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You always hear that correlation does not imply causation. But taking a Bayesian perspective, can one counterargue this statement? I was reading the paper linked below (Bayes-Ball argument), and it seems that it isn't true to say that correlation does not imply causation.

Am I wrong to tell students that correlation does not imply causation? This meaning that correlation actually can imply causation.

Link to paper

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  • $\begingroup$ Correlation doesn't imply causation, indeed. But let's point out that almost nothing implies causation! Singling out correlation strikes me as a little unfair, and (although this isn't often said, I think) its appeal as a succinct principle comes down partly to affection for alliteration and assonance, so that it is a slogan or mantra that comes to mind easily and can be passed on just as easily to the next generation. Otherwise put, it's a meme that allows easy mimicry. $\endgroup$ – Nick Cox Jan 30 '18 at 15:06
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In practice, where a large number of probabilities must be estimated from data, I have my doubts, unless the word 'cause' is used loosely. It may help to think through the situation where there are only two variables in the dataset. What would the Bayes-ball algorithm reduce to? To me a more fruitful way of thinking about this is to put a Bayesian prior probability on causation. An excellent example is the cigarette smoking and lung cancer one in Nate Silver's book The Signal and the Noise which I highly recommend.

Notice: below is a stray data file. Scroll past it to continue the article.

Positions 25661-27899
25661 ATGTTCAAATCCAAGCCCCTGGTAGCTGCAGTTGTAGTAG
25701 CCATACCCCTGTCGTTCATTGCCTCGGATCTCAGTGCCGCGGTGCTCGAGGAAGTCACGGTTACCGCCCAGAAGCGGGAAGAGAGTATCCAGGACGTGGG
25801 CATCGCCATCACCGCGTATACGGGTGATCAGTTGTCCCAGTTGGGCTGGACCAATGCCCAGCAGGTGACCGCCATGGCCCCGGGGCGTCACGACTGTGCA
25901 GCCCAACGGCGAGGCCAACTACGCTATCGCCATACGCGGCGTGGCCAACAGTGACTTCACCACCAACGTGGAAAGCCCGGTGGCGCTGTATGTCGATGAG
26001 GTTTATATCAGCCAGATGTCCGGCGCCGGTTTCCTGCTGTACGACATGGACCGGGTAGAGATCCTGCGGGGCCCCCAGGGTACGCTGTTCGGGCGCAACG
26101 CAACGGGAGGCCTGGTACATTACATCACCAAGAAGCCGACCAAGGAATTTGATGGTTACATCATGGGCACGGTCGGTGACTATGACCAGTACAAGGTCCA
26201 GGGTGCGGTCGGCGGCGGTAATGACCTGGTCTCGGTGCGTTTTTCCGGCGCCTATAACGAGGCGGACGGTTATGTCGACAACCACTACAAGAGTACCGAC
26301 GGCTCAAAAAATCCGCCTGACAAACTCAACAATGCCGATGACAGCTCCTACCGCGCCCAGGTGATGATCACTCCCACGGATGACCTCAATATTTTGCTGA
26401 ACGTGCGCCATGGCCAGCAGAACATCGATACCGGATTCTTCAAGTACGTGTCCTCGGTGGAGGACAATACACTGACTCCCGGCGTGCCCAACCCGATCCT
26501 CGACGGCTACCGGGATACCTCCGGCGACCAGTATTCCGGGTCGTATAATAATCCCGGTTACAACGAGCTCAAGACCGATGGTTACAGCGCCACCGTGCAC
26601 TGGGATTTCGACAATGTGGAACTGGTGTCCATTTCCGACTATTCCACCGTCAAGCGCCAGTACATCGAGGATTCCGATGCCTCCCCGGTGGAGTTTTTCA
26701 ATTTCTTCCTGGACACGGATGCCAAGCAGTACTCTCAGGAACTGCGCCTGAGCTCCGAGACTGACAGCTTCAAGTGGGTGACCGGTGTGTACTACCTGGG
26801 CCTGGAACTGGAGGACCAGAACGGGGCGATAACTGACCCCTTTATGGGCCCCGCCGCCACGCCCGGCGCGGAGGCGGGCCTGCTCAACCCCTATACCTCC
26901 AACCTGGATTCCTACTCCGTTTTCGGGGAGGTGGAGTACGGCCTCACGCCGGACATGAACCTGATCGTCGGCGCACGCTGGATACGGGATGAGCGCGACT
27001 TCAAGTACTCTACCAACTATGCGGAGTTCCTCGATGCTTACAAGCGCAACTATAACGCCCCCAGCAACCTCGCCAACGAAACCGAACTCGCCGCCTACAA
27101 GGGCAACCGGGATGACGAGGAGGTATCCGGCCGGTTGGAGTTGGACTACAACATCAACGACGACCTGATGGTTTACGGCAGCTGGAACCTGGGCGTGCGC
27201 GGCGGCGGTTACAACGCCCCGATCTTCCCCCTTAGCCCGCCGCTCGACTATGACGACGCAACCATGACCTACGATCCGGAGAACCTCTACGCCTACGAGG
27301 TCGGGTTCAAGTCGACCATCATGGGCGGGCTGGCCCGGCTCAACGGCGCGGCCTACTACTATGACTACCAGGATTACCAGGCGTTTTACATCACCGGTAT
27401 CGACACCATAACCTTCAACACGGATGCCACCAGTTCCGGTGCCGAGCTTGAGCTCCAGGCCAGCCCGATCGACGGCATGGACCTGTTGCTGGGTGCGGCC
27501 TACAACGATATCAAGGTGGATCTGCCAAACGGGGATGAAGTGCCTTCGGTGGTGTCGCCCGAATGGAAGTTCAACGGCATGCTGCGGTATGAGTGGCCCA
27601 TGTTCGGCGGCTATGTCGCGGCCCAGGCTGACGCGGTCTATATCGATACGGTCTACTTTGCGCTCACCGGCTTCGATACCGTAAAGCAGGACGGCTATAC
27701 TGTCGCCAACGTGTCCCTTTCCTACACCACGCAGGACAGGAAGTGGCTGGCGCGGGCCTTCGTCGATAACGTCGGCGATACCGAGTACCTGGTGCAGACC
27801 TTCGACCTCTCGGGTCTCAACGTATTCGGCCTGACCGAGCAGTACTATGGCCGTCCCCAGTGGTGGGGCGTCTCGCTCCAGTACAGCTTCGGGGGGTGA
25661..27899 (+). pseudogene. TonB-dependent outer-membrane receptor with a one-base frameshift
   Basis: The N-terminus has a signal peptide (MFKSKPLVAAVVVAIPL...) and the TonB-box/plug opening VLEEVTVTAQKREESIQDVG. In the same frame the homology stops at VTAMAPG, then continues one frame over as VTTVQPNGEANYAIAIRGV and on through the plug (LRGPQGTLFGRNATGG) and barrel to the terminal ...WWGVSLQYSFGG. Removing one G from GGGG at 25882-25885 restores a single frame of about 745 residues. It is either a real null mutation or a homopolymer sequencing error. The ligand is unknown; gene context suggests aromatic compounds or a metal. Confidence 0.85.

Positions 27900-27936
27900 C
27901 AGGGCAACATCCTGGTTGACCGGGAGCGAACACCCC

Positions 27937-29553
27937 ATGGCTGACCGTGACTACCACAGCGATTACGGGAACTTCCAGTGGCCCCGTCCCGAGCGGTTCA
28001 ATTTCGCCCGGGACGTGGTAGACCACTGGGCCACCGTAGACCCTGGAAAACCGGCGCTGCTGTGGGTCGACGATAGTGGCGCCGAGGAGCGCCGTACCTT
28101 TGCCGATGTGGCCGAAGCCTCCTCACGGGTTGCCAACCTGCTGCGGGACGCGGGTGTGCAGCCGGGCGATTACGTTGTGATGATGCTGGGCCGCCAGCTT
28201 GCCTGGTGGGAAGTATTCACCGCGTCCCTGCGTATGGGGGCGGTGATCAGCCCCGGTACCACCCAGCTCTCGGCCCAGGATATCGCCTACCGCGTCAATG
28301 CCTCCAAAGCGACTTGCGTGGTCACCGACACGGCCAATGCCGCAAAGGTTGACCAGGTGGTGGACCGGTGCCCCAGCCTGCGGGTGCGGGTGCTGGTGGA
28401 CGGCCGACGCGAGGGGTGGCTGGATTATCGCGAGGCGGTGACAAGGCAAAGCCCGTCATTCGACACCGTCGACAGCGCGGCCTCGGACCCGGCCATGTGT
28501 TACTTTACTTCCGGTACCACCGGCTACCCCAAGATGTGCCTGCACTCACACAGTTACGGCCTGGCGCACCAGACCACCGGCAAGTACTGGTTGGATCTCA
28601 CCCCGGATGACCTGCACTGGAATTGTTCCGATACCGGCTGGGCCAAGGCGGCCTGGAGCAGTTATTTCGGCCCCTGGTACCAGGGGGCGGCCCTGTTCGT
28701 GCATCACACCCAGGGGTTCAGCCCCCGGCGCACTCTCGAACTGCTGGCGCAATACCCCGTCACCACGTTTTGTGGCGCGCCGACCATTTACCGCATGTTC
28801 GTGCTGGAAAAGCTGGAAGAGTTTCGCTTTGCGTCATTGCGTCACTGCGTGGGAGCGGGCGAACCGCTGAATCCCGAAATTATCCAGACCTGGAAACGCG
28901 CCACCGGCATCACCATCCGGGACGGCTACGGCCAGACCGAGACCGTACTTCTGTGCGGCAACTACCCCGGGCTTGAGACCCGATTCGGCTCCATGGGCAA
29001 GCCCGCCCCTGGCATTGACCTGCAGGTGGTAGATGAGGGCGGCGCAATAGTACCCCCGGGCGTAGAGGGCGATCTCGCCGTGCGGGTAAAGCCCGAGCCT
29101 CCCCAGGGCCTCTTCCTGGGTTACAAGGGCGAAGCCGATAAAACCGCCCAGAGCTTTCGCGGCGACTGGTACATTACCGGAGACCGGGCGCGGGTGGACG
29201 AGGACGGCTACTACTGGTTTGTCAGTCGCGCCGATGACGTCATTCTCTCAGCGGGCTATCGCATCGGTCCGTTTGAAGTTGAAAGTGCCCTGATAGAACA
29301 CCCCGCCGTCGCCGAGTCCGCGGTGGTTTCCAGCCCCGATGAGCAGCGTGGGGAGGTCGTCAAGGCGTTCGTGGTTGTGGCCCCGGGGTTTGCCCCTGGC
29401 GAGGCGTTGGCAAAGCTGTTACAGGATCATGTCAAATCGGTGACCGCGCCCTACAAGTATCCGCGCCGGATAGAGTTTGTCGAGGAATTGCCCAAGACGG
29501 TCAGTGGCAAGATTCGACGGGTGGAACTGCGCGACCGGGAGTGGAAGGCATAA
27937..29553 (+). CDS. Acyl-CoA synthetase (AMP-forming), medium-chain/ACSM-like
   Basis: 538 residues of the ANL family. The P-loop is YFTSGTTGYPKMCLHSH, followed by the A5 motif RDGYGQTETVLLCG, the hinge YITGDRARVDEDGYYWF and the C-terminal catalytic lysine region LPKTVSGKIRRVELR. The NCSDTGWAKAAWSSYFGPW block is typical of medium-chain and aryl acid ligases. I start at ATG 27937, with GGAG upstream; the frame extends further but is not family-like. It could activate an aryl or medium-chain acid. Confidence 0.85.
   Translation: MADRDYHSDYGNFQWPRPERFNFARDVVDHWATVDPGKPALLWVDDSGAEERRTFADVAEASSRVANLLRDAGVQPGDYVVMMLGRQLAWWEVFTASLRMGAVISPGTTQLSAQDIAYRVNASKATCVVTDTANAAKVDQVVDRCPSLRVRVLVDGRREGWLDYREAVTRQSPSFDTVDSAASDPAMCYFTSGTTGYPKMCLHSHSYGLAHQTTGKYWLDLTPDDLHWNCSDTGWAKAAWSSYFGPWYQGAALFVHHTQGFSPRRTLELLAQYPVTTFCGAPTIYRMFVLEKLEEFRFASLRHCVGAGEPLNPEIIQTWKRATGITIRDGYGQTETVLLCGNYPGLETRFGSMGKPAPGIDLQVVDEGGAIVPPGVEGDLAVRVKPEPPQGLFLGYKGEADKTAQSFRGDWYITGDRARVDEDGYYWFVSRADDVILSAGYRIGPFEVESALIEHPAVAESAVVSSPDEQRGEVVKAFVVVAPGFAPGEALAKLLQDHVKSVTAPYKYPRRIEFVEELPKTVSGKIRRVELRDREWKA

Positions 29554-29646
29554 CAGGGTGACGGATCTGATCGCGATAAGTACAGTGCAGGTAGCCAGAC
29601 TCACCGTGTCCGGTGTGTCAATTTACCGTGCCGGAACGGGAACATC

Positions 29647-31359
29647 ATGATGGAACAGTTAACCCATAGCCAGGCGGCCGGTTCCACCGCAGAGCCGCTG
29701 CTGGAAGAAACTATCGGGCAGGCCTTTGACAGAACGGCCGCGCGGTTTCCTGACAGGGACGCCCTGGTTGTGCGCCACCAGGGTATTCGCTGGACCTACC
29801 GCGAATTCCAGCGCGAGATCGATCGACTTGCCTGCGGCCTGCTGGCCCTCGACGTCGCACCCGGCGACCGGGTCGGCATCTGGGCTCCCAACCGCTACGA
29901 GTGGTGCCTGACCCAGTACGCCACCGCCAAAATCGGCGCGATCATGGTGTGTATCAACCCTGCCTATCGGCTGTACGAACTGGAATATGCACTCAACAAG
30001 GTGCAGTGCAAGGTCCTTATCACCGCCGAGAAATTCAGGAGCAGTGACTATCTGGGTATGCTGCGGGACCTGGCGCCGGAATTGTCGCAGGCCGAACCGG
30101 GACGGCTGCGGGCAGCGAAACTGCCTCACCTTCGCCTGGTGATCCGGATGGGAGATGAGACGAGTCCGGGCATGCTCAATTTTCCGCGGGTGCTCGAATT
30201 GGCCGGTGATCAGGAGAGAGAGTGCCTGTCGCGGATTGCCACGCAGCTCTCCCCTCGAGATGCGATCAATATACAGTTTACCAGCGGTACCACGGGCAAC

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No. Correlation still does not imply causation.

The Bayes Ball algorithm is an algorithm to determine nodes that exhibit conditional independence in a belief network (also known as a Bayes network).

The only link with causality that I see is that belief networks can be used to represent causal relationships. But the presence or absence of conditional dependence relationships in such belief networks is not, in itself, enough to say that one variable causes another.

This is a whole interesting field of study but it looks challenging. This article gives an example on smoking showing that it's very possible to draw an inference such as smoking prevents cancer - I'll leave you to judge whether that's correct!

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